Adidas fears decline as European lockdowns return

FILE PHOTO: The Adidas logo at the company’s headquarters in Herzogenaurach, Germany, August 9, 2019. REUTERS/Andreas Gebert

German sportswear firm Adidas expects sales to decline in the last three months of the year despite forecasting a return to growth in China, as coronavirus lockdowns return.

Third-quarter sales fell by a currency-neutral 3 per cent to 5.96 billion euros (US$7.05 billion), while operating profit fell 12 per cent to 794 million euros, ahead of average analyst forecasts for 5.91 billion and 723 million respectively.

Adidas expects a similar level of sales decline in the fourth quarter based on more than 90 per cent of its stores staying open and shopper numbers not being hit too much by new lockdowns. About 93 per cent of stores are currently open.

“While at the beginning of the quarter we were on track for growth in Q4, a worsening of the pandemic in many regions of the world is again requiring our patience and support,” CEO Kasper Rorsted said in a statement.

“The short-term outlook appears less constructive given the current shape of demand and a rebuild in costs,” Jefferies analyst James Grzinic wrote in a note.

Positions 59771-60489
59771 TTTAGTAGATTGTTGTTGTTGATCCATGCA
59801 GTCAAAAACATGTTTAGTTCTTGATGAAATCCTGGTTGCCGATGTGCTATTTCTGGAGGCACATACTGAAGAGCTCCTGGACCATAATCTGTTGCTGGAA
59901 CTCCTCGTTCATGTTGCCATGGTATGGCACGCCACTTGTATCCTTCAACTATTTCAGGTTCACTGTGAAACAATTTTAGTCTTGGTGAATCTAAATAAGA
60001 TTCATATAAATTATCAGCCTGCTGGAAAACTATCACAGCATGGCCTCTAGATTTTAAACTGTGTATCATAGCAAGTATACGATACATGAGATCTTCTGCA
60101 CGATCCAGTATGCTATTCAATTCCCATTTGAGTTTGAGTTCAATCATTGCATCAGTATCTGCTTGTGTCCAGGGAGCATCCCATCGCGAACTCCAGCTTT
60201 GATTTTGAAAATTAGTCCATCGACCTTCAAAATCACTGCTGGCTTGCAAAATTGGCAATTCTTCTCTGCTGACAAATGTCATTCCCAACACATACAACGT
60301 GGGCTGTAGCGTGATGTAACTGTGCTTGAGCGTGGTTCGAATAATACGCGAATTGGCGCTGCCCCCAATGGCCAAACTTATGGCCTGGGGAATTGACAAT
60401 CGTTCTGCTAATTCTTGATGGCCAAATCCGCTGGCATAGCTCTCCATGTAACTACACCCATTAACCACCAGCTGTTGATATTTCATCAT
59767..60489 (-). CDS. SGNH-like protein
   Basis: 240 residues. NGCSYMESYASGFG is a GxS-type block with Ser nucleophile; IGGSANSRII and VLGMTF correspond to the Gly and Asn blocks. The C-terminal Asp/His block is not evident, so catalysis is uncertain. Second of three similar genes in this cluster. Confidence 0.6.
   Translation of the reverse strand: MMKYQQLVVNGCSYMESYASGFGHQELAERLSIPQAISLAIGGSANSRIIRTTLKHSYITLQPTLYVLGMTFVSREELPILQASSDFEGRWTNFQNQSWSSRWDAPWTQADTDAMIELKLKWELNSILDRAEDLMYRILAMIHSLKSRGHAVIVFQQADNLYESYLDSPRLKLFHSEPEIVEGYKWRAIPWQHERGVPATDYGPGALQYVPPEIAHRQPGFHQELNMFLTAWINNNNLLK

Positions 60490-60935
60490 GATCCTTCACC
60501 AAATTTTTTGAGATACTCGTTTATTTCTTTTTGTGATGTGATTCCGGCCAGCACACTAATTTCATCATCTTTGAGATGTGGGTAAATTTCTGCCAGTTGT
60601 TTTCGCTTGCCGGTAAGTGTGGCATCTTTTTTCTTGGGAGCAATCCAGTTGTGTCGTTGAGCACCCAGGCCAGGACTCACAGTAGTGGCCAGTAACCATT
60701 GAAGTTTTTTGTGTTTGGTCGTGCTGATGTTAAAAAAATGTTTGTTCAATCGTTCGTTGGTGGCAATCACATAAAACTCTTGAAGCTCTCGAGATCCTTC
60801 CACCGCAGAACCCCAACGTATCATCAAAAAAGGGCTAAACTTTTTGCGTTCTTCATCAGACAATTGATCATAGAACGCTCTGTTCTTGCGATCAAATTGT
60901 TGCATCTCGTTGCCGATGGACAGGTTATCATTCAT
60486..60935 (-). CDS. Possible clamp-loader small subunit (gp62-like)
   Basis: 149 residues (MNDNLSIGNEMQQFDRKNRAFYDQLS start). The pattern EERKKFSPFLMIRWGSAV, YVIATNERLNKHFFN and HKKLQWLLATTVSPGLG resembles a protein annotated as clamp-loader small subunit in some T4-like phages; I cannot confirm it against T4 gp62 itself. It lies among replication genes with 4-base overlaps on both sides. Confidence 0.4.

Sales of the Reebok brand fell 7 per cent. Adidas has declined to comment on a magazine report earlier this month that it is planning to sell Reebok, which has struggled since being bought by Adidas in 2005.

Adidas predicted a return to growth in greater China in the fourth quarter, even though the year-ago period was strong, and said it expects a fourth-quarter operating profit of between 100 million and 200 million euros.

Sales rose 4 per cent in Europe in the third-quarter, but fell 1 per cent in North America and 5 per cent in greater China as initial pent-up demand faded after coronavirus restrictions were lifted. Ecommerce sales jumped 51 per cent.

German rival Puma reported a strong rebound in third-quarter sales in the Americas and Europe.

Adidas also said it had replaced a loan it secured during the early stages of the pandemic with state-backed bank KfW with a 1.5 billion euro syndicated loan with partner banks.

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